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To determine whether the mechanical properties of first-generation interlocking femoral nails are different from those of second-generation interlocking femoral nails in a subtrochanteric femur fracture model. Randomized laboratory investigation using a synthetic subtrochanteric femur fracture model. Simulated stable and unstable fractures were created at three levels in the subtrochanteric region of synthetic femora. Instrumented specimens were tested elastically in a biomaterials testing system. Synthetic femora were instrumented with either a statically locked first-generation femoral nail or a statically locked second-generation femoral nail. Elastic stiffness for both the stable and unstable fracture groups was measured in both compression and torsion. Unstable fracture specimens were tested to failure in compression, and load to failure was measured. Throughout the subtrochanteric region, second-generation femoral nail constructs were consistently stiffer in compression and torsion than were statically locked first-generation femoral nail constructs. In general, second-generation constructs also withstood larger loads to failure in the unstable fracture model. Second-generation nails provided significantly enhanced mechanical stiffness compared with first-generation femoral nails when used to treat both stable and unstable subtrochanteric femur fractures. Although these results were obtained by using a well-controlled, mechanically consistent model, clinical validation of an increased incidence of fracture unions or of decreased time to union is required before we can recommend that second-generation nails be used routinely to treat subtrochantenic femur fractures.
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To determine the stiffness and strength characteristics of certain plate-composite femur models designed to simulate unstable subtrochanteric femur fractures (OTA 31-A2.3). Fifteen identical composite femora were osteotomized to produce like models of an unstable subtrochanteric femur fracture. The femora were fixed with either the Synthes 95 degree angled condylar blade plate, a 95 degree dynamic condylar screw plate (DCS), or a 135 degree dynamic compression hip screw (DHS). A materials testing machine was used to apply compression to the femoral head through an adapter plate. Stiffness values were calculated from the load-deformation curves obtained. The DHS-femur model was the stiffest (586 newtons/ millimeter), followed by the 95 degree DCS (404 newtons/millimeter) and the 95 degree condylar blade plate (260 newtons/ millimeter). The DHS also had the highest ultimate load-to-failure (4,877 newtons), followed by the 95 degree DCS (3,107 newtons) and the 95 degree condylar blade plate (2,272 newtons). All of these differences were statistically significant (p < 0.00001 ). Our findings suggest that the Synthes 95 degree DCS has greater stiffness and strength than the Synthes 95 degree condylar blade plate when tested in this model of an unstable subtrochanteric femur fracture. This model may not be completely appropriate for testing the 135 degree DHS because the hard plastic "cortex" of the model prevented cut-out of the screw.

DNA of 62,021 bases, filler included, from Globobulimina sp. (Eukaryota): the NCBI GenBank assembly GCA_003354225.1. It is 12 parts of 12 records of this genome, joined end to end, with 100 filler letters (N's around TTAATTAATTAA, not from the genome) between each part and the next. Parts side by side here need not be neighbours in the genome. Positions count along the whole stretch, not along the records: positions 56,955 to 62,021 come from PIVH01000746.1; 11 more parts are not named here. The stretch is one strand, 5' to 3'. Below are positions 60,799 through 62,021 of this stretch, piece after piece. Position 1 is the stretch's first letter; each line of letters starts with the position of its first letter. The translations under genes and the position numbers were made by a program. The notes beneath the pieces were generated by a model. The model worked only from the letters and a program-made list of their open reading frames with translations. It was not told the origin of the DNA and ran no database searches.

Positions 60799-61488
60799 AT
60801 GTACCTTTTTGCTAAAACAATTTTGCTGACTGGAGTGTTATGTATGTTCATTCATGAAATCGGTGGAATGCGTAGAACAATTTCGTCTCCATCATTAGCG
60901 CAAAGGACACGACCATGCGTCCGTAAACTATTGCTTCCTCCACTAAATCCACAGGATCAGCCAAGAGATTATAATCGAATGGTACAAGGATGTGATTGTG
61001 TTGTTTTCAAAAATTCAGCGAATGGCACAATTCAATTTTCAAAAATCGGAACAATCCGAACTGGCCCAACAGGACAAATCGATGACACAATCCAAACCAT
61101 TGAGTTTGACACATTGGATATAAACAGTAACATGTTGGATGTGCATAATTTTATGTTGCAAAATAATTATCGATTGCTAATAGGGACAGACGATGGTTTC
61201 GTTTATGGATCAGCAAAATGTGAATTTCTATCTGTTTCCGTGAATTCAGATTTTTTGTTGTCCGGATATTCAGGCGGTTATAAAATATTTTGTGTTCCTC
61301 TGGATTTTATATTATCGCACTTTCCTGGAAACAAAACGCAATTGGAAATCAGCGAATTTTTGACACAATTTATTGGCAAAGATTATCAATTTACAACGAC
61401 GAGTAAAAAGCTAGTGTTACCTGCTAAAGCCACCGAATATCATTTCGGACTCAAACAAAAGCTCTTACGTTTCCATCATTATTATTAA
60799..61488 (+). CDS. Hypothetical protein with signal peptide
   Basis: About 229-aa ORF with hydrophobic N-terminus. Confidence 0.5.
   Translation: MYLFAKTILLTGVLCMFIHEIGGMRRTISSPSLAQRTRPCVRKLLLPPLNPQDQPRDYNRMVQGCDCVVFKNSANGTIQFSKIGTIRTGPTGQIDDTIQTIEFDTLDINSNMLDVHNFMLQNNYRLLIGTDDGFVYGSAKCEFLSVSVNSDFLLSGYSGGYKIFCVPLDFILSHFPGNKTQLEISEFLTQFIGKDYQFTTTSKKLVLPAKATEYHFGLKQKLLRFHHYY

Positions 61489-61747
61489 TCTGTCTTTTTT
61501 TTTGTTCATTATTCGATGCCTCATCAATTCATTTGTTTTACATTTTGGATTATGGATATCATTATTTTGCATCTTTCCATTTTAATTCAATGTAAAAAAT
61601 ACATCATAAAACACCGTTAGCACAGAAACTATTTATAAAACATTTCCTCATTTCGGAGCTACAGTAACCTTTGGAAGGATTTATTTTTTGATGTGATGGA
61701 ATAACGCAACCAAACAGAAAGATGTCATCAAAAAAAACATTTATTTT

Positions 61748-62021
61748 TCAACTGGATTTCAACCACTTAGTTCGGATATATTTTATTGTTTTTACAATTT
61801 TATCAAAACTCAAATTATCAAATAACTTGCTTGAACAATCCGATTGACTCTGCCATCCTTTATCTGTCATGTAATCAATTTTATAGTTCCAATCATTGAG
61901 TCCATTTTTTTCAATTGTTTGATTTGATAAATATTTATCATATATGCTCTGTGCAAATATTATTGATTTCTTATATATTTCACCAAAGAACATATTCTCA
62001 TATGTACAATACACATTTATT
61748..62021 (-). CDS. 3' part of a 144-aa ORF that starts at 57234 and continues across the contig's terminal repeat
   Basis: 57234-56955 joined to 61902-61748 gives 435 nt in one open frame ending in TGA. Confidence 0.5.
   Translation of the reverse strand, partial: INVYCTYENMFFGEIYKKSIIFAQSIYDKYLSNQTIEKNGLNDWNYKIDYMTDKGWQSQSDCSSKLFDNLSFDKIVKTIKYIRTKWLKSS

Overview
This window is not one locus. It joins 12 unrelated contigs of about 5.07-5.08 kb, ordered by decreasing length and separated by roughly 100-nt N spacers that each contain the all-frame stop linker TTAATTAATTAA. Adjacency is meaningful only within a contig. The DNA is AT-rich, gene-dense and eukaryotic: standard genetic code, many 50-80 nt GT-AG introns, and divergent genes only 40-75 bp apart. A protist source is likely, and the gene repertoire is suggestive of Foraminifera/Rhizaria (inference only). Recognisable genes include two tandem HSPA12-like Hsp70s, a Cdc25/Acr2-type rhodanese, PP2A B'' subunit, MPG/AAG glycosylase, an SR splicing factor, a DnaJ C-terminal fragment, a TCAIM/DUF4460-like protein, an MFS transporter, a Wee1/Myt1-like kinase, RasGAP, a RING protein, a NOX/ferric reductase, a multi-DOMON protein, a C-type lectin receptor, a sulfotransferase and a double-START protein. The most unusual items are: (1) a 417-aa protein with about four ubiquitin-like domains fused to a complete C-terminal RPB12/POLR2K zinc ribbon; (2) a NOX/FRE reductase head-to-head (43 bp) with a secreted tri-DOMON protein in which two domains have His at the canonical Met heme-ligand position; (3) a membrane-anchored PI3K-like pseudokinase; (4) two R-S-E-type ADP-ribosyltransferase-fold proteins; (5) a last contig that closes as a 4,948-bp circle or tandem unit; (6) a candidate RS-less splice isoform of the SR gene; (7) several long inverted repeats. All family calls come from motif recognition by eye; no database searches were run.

Article
Thirty-seven femoral shaft fractures, in 33 patients, were treated with unilateral external fixation after reduction from 1992 through 1998. Ten girls and 23 boys ranged in age from 4 to 14 years. Thirteen children had multiple injuries, whereas 20 children had isolated fractures. Average follow-up was 3 years, 9 months, with only five children lost to follow-up. The average duration in fixator was 107 days. Thirty-six of 37 fractures healed, and there was one delayed union. There was minimal angulation, and limb-length inequality was generally <1 cm; 72.7% had pin-tract infections. Eight (21.6%) patients refractured; four occurred in the four patients with bilateral femur fractures. We agree with previous reports that external fixation remains a viable option for treatment of pediatric femoral shaft fractures. However, in our series, rate of refracture (21.6%) after removal of the external fixator is significantly higher than previously reported in literature. Children with bilateral femur fractures were at greatest risk.
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Traditionally, the treatment of choice in managing pediatric femur fractures has been traction and casting. Newer methods have focused on earlier mobility and shorter hospitalization. Use of retrograde titanium elastic nails (TENs) can quicken stabilization while allowing enough motion at the fracture site to generate excellent callus. Since TENs were first introduced in North America, our Level 1 Pediatric Trauma Center has prospectively followed all of its TEN patients. In this article, we present lessons from the learning curve of our first 50 cases--focusing on complications and their prevention. In the course of obtaining predominately excellent results, we have learned several important principles regarding TEN preoperative planning, operative technique, and aftercare. The most common problem encountered has been irritation at the nail insertion site (18% of cases). Very proximal fractures may be more challenging; unstable fractures and fractures in larger, older children are best managed with a short period of adjunctive immobilization.